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Tacoma Seaport U.S. Customs and Border Protection Officers Seize Shipment of Machineguns

Release Date: 
February 24, 2010

Tacoma, Wash. - On Feb. 8, U.S. Customs and Border Protection (CBP) officers at the Tacoma Seaport seized a shipment of 30 machineguns (M-4 automatic rifles) that arrived in a 40-foot ocean container on Oct. 20, 2009.

M-4 automatic rifle

40 M-4 automatic rifles described as toys were seized by U.S. Customs and Border Protection officers at the Tacoma Seaport. With modifications, the rifles could be altered to fire live ammunition.

The shipment, shipped from a manufacturer in Taiwan, manifested only as "Toys and Parts" and was valued at nearly $10,000. CBP officers targeted the merchandise for an intensive examination and upon physical inspection of the container, found the rifles. The rifles were of the same size, weight and look of an M-4 automatic rifle - the weapon used by the United States military. The rifles had no serial numbers on them, as a genuine gun would, but also did not have an orange-blaze tip which is required for all importations of toy guns.

Bureau of Alcohol, Tobacco, Firearms and Explosives (ATF) agents responded to the warehouse where the shipment was unloaded for CBP inspection, and took a sample rifle for evaluation by the ATF Firearms Technology Branch.

On Jan. 25, the ATF sent a determination to CBP disclosing that in their imported condition the rifles were tooled to shoot plastic balls. However, replacement of internal components with original machinegun components could be accomplished within a short period of time, thus rendering the rifles capable of firing live ammunition. ATF lab results indicated the rifle Airsoft M-4 copy.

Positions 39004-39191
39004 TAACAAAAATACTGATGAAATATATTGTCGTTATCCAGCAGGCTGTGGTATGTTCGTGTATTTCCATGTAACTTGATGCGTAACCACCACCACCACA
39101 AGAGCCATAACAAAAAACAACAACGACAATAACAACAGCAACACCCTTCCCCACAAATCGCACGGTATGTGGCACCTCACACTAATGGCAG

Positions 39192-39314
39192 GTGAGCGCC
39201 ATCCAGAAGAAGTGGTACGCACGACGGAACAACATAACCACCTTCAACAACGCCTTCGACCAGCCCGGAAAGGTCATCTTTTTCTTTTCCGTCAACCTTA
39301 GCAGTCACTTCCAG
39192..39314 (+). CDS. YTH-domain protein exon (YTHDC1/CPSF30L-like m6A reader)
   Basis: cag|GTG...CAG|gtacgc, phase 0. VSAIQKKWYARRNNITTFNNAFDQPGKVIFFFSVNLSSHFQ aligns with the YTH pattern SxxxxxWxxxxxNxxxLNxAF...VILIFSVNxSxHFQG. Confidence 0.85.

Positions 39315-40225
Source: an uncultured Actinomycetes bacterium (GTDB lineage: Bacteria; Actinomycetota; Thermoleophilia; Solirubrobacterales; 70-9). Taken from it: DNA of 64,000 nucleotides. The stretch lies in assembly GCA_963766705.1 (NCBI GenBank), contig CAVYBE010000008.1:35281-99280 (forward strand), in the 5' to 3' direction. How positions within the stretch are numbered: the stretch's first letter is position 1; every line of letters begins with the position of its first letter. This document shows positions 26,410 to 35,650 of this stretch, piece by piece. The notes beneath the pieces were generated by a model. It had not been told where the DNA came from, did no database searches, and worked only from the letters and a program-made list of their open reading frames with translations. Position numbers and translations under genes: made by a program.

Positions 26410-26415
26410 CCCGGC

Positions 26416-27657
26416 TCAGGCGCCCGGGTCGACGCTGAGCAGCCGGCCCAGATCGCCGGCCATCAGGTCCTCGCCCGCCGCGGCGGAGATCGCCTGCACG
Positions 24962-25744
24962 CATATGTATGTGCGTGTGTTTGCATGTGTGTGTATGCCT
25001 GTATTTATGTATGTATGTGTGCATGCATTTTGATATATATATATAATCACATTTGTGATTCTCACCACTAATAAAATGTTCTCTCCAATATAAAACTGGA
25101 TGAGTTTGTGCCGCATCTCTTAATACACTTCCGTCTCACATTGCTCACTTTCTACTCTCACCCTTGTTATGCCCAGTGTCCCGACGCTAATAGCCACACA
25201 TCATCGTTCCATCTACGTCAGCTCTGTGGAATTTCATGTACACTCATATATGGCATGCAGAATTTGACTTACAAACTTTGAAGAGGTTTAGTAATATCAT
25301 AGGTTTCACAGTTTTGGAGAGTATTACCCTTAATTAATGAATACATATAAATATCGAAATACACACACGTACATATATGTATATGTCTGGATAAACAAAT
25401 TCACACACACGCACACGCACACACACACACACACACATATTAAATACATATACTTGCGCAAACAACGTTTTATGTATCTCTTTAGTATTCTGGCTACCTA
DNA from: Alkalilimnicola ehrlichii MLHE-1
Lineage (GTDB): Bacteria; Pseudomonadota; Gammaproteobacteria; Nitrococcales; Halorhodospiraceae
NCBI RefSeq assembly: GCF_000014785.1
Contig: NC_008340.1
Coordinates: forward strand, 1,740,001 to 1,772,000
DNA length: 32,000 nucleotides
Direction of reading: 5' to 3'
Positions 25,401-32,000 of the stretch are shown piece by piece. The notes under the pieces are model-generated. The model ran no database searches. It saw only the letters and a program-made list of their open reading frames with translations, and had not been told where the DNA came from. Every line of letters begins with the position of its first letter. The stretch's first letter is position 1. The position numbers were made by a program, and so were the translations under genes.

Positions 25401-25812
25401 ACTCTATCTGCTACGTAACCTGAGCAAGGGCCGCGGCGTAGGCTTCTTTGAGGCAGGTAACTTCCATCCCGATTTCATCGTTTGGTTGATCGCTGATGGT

The ATF also confirmed the shipment did not arrive with the proper permits to enter the United States. The commercial importation of firearms is prohibited if not accompanied by the proper pre-approved ATF entry permits.

The machineguns were turned over to ATF agents, and will ultimately be destroyed.

"These rifles could have had far-reaching and potentially devastating ramifications if they had gotten into the hands of individuals who wanted to do harm in the American population", said Customs and Border Protection Area Port Director, Rolando Suliveras Jr. "This was a good interception by our officers."

Last modified: 
February 9, 2017